Flash converters are A/D converters where all logical decisions are executed in parallel. They correspond to the parallel converters and are characterized by an extremely fast conversion speed, which is only one clock cycle short.
In flash converters, the analog input signal to be digitized is fed in parallel to many comparators, where it is compared with reference voltages generated by multi-stage voltage dividers. A separate comparator is required for each possible output value, which means that the number of comparators depends on the resolution and corresponds to "2expn -1". This means that a flash converter with a resolution of 4 bits consists of 15 (16-1), one with 8 bits resolution consists of 255 (256-1) comparators.
The comparators have two inputs. One input is connected to the input voltage, the other receives its own reference voltage via a resistor matrix. The voltage division for the reference voltage depends on the resolution of the flash converter and results from the full scale value and the number of comparators. Since the accuracy of the voltage divider directly affects the accuracy of the D/A conversion, the resolution of flash converters is rarely higher than 10 bits. On the other hand, the conversion speed is very high, because only one clock pulse is needed for the full resolution.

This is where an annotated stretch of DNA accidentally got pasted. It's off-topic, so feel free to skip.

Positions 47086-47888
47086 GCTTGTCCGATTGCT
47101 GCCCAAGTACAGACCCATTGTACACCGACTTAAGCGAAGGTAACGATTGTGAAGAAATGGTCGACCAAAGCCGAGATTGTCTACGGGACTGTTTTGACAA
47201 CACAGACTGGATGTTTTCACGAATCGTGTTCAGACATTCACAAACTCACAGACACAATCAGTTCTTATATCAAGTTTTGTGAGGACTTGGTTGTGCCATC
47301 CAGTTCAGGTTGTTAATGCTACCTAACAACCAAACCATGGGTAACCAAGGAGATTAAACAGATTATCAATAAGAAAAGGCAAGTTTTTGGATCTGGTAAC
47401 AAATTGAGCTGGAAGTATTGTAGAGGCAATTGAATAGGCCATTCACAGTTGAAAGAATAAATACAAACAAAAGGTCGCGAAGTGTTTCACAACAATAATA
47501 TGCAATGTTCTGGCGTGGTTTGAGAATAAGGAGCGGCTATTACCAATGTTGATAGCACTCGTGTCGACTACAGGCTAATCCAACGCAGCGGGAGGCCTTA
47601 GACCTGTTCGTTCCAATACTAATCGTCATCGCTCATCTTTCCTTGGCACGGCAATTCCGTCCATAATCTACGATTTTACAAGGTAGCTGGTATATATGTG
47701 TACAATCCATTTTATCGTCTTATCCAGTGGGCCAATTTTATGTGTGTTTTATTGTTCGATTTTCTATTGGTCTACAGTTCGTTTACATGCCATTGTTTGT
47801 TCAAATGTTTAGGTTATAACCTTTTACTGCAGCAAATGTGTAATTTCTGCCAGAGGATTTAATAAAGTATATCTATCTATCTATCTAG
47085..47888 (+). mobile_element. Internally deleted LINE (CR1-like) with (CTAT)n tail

For each clock signal, the analog input voltage is converted into a digital signal with the corresponding resolution (depending on the number of comparators). The reference voltage applied to each comparator varies in magnitude and is compared to a discrete transfer value. This transmission value is graded into least significant bits( LSB), which are obtained by dividing the modulation range (full scale) by 2expn. The outputs of the comparators simultaneously represent "2expn -1" discrete digital states whose levels are encoded and digitized.
Flash converters are used for the acquisition of short-time processes due to their high conversion speed. For example in digital oscilloscopes.